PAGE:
PX4 simulation

Simulators allow PX4 Autopilot to control a modeled drone in a simulated environment.

Why simulate?

Simulation is a quick, easy, and most importantly, safe way to test changes to PX4 code before attempting to fly in the real world. It is also a good way to start flying with PX4 when you haven't yet got a vehicle to experiment with. -- PX4 Developer Guide

Many PX4 developers test their code changes in a simulator before flying a real drone with the modified software. It is much safer (and cheaper) to crash your drone in a simulator than in real-life. It is strongly recommended that you also do this if you start making changes to the PX4 firmware.

SITL and HITL

PX4 supports both Software In the Loop (SITL) simulation, where the flight stack runs on computer (either the same computer or another computer on the same network) and Hardware In the Loop (HITL) simulation using a simulation firmware on a real flight controller board. -- PX4 Developer Guide

Software-In-The-Loop simulation is the most used setup. It is best supported and more straightforward to use. It is actually more representative of how the software would behave in a real world flight than when using Hardware-In-The-Loop, because in HITL several software components are being bypassed. More information is available in the PX4 Developer Guide.

What the PX4 developers refer to as Hardware-In-The-Loop (HITL) is often called Processor-In-The-Loop (PITL or PIL) in industry. The term Hardware-In-The-Loop is applicable when also other parts of the real hardware are being used (e.g. sensors), not just the processor with simulated inputs.

Supported simulators

There are multiple simulators that work with PX4 Autopilot. Most simulators support SITL, some also support HITL. Gazebo is the recommended choice, it is a very powerful simulation tool and is often used together with ROS. Other options include jMAVSim and Microsoft Airsim. A complete overview and up-to-date of simulators that support PX4 is available in the PX4 Developer Guide.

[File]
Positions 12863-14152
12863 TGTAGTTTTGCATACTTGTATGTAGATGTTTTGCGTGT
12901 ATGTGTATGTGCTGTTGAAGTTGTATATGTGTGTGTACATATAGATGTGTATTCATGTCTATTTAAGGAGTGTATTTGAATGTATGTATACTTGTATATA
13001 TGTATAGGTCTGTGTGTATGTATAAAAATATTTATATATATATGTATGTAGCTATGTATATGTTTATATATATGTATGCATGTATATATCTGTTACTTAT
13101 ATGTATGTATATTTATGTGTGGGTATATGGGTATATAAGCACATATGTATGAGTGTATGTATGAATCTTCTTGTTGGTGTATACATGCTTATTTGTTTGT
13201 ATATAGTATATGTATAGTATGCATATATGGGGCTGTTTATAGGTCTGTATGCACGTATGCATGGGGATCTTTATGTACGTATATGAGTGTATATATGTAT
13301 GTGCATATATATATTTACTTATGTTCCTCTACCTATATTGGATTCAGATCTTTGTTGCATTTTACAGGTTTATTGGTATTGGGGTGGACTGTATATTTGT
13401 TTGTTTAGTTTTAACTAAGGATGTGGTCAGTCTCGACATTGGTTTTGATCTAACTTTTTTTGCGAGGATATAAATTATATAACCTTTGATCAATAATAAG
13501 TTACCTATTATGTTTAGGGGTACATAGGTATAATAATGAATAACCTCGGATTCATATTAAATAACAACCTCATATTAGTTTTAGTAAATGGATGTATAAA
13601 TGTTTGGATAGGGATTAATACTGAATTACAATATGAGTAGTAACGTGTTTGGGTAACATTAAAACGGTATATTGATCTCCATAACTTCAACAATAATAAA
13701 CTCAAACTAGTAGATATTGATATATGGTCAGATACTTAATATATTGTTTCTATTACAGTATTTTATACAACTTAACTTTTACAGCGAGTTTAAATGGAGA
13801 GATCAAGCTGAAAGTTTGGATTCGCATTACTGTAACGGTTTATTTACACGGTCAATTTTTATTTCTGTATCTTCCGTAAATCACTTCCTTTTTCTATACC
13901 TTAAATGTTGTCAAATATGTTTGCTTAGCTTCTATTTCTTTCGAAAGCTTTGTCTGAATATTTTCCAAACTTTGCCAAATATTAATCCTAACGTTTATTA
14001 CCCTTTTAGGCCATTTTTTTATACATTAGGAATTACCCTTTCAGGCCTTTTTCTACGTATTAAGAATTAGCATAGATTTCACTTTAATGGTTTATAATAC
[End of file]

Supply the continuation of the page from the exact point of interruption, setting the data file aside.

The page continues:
Simulators in a virtual machine

Many HoverGames participants will be using a virtual machine for (PX4) software development. The preconfigured virtual machine does NOT come with a simulator installed and the step-by-step guide also does not explain how to setup a simulator. It is left to the user to install one if desired.

Be aware that most simulators are resource heavy and may not run very will in a virtual machine, especially if your computer is not the most powerful. If possible, it is always better to install the simulator in a native Linux setup.

Decent results have been achieved with Gazebo on a virtual machine running Ubuntu. The virtual machine was assigned 2 processor cores of a modern Intel Core i7 and 8 out of 16 GB of RAM.

Setup instructions and further reading

The PX4 Developer Guide has a whole chapter dedicated to simulation, including some basic instructions on how to setup the simulator. It is the best resource available about simulating PX4 and it is strongly recommend that you base your simulation setup on their instructions and information:

If you have any questions or issues when using PX4 with a supported simulator, you can reach out to the PX4 community on Discuss, Slack or GitHub. Many people are using these simulation environments for PX4 development and it is likely that somebody will be able to help you.